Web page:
Turning the Gun on Yourself, Revisited
Posted by Neal on March 10, 2010
The top headline on the front page of The Columbus Dispatch today was “Janitor’s desperation turns deadly at OSU”. The subhead read: “Nathaniel Brown lashed out by killing his boss, Larry Wallington, and wounding supervisor Henry Butler Jr. before killing himself”.
“Before killing himself”? I thought. That’s not how they’re supposed to say it! However, I think they only worded it this way because of space constraints. Down in the text of the story, they used the customary phrase for events such as this one:
Early yesterday, Brown walked into the Ohio State University building where he’d worked since October and killed his supervisor, shot another boss and then turned the gun on himself.
The Google News Archive didn’t exist when I wrote that earlier post. I took a look through it just now, and the earliest attestation of “turning the gun on himself” or “turned the gun on himself” is this one from 1897:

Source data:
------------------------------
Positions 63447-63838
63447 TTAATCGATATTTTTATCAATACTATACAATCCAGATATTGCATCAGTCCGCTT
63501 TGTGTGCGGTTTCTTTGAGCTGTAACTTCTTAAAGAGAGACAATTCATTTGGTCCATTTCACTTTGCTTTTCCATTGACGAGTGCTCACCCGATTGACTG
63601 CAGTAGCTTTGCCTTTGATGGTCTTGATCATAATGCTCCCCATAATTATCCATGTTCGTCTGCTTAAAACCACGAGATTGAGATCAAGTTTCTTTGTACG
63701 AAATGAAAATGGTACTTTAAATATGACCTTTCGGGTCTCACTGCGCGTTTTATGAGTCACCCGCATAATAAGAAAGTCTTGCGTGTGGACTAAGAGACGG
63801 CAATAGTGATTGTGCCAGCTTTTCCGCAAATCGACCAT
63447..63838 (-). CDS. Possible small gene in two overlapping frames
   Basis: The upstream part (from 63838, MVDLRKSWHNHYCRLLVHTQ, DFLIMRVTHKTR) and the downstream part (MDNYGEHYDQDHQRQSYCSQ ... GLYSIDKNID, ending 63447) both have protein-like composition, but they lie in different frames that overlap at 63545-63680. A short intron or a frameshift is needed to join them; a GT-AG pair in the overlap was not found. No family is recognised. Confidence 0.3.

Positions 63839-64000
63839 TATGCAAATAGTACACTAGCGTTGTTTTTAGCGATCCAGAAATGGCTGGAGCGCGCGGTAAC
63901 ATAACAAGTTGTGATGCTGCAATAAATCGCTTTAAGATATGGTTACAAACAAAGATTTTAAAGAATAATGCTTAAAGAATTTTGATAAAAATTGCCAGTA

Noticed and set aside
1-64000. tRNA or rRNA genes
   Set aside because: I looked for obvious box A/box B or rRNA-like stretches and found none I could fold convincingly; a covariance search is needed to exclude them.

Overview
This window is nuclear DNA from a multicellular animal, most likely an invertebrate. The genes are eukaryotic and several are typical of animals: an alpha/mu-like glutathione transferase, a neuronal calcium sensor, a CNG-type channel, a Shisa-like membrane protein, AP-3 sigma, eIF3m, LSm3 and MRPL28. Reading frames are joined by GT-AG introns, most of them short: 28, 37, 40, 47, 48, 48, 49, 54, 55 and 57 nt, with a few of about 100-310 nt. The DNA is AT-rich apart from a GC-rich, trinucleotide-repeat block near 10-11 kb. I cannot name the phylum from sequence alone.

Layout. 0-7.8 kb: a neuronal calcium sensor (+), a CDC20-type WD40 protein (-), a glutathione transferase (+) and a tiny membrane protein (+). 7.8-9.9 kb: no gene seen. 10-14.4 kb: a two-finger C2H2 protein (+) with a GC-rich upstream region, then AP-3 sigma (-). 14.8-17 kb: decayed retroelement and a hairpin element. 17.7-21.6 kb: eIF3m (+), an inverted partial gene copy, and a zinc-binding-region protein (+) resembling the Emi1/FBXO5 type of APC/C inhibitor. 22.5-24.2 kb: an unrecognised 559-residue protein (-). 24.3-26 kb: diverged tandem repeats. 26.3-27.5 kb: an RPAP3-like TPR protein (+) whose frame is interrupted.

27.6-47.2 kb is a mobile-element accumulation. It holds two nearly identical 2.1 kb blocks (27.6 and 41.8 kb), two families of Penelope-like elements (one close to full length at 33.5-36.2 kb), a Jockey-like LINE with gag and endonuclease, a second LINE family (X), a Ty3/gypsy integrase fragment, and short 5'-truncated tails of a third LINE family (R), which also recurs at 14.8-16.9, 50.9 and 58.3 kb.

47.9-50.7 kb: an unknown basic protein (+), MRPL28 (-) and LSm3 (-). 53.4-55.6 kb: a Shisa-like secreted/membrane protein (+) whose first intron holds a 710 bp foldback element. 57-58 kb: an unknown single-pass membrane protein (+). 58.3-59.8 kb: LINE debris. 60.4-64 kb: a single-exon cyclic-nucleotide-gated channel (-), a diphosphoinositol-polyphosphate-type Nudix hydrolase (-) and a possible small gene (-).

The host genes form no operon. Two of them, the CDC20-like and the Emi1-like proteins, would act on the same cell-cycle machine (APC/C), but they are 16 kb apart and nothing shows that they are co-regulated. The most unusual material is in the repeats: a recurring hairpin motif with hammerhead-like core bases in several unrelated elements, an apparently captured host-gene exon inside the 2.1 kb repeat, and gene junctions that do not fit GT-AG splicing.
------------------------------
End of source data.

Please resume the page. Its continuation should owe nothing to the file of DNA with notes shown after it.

John Nichols shot and fatally wounded Joseph Lewis today and then turned the gun on himself with fatal … (link)
What’s interesting is that in most of the examples I’ve looked at from near the turn of the 20th century, the writers go on to say what happened after the gun-turning. Even when the result was fatal and not just an injury, they’ll usually spell it out rather than assume the reader will draw the right conclusion. A few examples:
…the brother turned the gun on himself and sent a bullet through his brain. (link)
he suddenly halted, faced his pursuers and then turning the gun on himself fired the fatal shot. (link)
W. S. Crews, an old and prominent resident of this place shot, killed his wife, then turning the gun on himself, put a bullet into his own head and died an hour afterward. (link)
I’ll leave it as a research project for some inspired reader to go through the archives year by year to find out when turn the gun on [one]self started to convey the meaning of actually successfully committing suicide with a gun.